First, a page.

so sudden, rushing out of the dark, unannounced, into our dull lives. The
Captains' wives stood back; but their eyes were alight, and you could see that
they had already convicted and sentenced the Senior Subaltern. The Colonel
seemed five years older. One Major was shading his eyes with his hand and
watching the woman from underneath it. Another was chewing his moustache and
smiling quietly as if he were witnessing a play. Full in the open space in the
centre, by the whist-tables, the Senior Subaltern's terrier was hunting for
fleas. I remember all this as clearly as though a photograph were in my hand. I
remember the look of horror on the Senior Subaltern's face. It was rather like
seeing a man hanged; but much more interesting. Finally, the woman wound up by
saying that the Senior Subaltern carried a double F. M. in tattoo on his left
shoulder. We all knew that, and to our innocent minds it seemed to clinch the
matter. But one of the Bachelor Majors said very politely:--"I presume that
your marriage certificate would be more to the purpose?"
That roused the
woman. She stood up and sneered at the Senior Subaltern for a cur, and abused
the Major and the Colonel and all the rest. Then she wept, and then she pulled a
paper from her breast, saying imperially:--"Take that! And let my
husband--my lawfully wedded husband--read it aloud--if he dare!"
There was a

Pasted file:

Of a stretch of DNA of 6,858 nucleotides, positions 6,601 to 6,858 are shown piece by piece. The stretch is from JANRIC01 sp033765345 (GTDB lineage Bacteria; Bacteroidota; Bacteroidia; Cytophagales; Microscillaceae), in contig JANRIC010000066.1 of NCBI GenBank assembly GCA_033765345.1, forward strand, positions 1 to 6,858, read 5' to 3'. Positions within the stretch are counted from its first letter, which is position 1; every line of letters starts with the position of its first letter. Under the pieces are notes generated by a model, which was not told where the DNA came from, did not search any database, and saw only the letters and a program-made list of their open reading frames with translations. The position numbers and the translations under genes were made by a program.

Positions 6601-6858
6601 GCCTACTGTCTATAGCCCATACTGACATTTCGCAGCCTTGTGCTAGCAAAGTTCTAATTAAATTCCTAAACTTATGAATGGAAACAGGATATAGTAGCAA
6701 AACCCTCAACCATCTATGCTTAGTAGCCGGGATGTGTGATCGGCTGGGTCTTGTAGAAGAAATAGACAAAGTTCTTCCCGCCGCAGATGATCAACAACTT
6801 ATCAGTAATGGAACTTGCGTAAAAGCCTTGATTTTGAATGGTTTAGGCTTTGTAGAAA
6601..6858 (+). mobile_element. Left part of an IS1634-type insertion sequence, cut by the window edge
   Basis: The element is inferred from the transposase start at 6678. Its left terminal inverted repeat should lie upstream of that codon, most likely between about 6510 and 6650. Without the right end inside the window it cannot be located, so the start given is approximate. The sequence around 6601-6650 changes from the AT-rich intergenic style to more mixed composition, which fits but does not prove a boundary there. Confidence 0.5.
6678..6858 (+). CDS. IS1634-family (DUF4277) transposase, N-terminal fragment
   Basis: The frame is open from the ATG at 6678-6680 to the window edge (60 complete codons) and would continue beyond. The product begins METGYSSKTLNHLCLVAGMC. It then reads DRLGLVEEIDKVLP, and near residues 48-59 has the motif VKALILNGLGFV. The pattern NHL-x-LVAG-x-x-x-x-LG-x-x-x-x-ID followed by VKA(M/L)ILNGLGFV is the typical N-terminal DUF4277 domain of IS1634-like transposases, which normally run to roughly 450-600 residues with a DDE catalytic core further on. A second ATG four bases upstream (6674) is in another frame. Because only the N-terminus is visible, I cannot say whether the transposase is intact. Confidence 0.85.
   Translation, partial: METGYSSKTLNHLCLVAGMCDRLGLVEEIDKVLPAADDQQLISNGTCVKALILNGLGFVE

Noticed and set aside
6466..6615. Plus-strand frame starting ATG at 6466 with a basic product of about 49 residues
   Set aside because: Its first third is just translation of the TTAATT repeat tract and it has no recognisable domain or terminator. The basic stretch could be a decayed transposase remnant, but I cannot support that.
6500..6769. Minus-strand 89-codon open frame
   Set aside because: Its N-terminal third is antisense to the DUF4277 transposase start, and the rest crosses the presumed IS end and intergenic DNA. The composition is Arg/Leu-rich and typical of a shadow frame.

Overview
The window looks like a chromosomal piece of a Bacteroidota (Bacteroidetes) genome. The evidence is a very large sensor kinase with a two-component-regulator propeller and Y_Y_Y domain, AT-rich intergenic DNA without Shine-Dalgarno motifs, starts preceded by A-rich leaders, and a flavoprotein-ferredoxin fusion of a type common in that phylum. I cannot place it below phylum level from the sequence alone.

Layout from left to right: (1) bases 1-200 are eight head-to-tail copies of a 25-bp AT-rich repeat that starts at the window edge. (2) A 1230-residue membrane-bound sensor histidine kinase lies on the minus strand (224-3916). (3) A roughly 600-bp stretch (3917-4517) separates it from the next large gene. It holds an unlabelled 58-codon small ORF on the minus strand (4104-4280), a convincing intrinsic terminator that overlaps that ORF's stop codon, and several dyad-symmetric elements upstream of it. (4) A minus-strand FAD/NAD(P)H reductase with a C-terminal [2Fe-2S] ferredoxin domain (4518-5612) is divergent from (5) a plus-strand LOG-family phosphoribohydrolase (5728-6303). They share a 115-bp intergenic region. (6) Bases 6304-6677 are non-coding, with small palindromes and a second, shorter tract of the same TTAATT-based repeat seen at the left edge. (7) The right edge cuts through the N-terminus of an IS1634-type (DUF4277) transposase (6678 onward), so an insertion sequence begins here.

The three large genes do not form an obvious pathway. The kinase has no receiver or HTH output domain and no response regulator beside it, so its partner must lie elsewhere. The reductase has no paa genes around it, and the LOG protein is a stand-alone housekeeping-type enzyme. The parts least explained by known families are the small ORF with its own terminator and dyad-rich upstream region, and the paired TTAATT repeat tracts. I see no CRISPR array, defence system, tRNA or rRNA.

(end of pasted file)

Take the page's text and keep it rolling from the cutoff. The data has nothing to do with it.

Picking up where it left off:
hush, and the men looked into each other's eyes as the Senior Subaltern came
forward in a dazed and dizzy way, and took the paper. We were wondering as we
stared, whether there was anything against any one of us that might turn up
later on. The Senior Subaltern's throat was dry; but, as he ran his eye over the
paper, he broke out into a hoarse cackle of relief, and said to the woman:--"You
But the woman
had fled through a door, and on the paper was written:--"This is to certify
that I, The Worm, have paid in full my debts to the Senior Subaltern, and,
further, that the Senior Subaltern is my debtor, by agreement on the 23d of
February, as by the Mess attested, to the extent of one month's Captain's pay,
in the lawful currency of the India Empire."
deputation set off for The Worm's quarters and found him, betwixt and between,
unlacing his stays, with the hat, wig, serge dress, etc., on the bed. He came
over as he was, and the "Shikarris" shouted till the Gunners' Mess
sent over to know if they might have a share of the fun. I think we were all,
except the Colonel and the Senior Subaltern, a little disappointed that the
scandal had come to nothing. But that is human nature. There could be no two
words about The Worm's acting. It leaned as near to a nasty tragedy as anything
this side of a joke can. When most of the Subalterns sat upon him with
sofa-cushions to find out why he had not said that acting was his strong point,
he answered very quietly:--"I don't think you ever asked me. I used to act
at Home with my sisters." But no acting with girls could account for The
Worm's display that night. Personally, I think it was in bad taste. Besides
being dangerous. There is no sort of use in playing with fire, even for fun.
made him President of the Regimental Dramatic Club; and, when the Senior
Subaltern paid up his debt, which he did at once, The Worm sank the money in
scenery and dresses. He was a good Worm; and the "Shikarris" are proud
of him. The only drawback is that he has been christened "Mrs. Senior
Subaltern;" and as there are now two Mrs. Senior Subalterns in the Station,
this is sometimes confusing to strangers.
Later on, I
will tell you of a case something like, this, but with all the jest left out and
nothing in it but real trouble.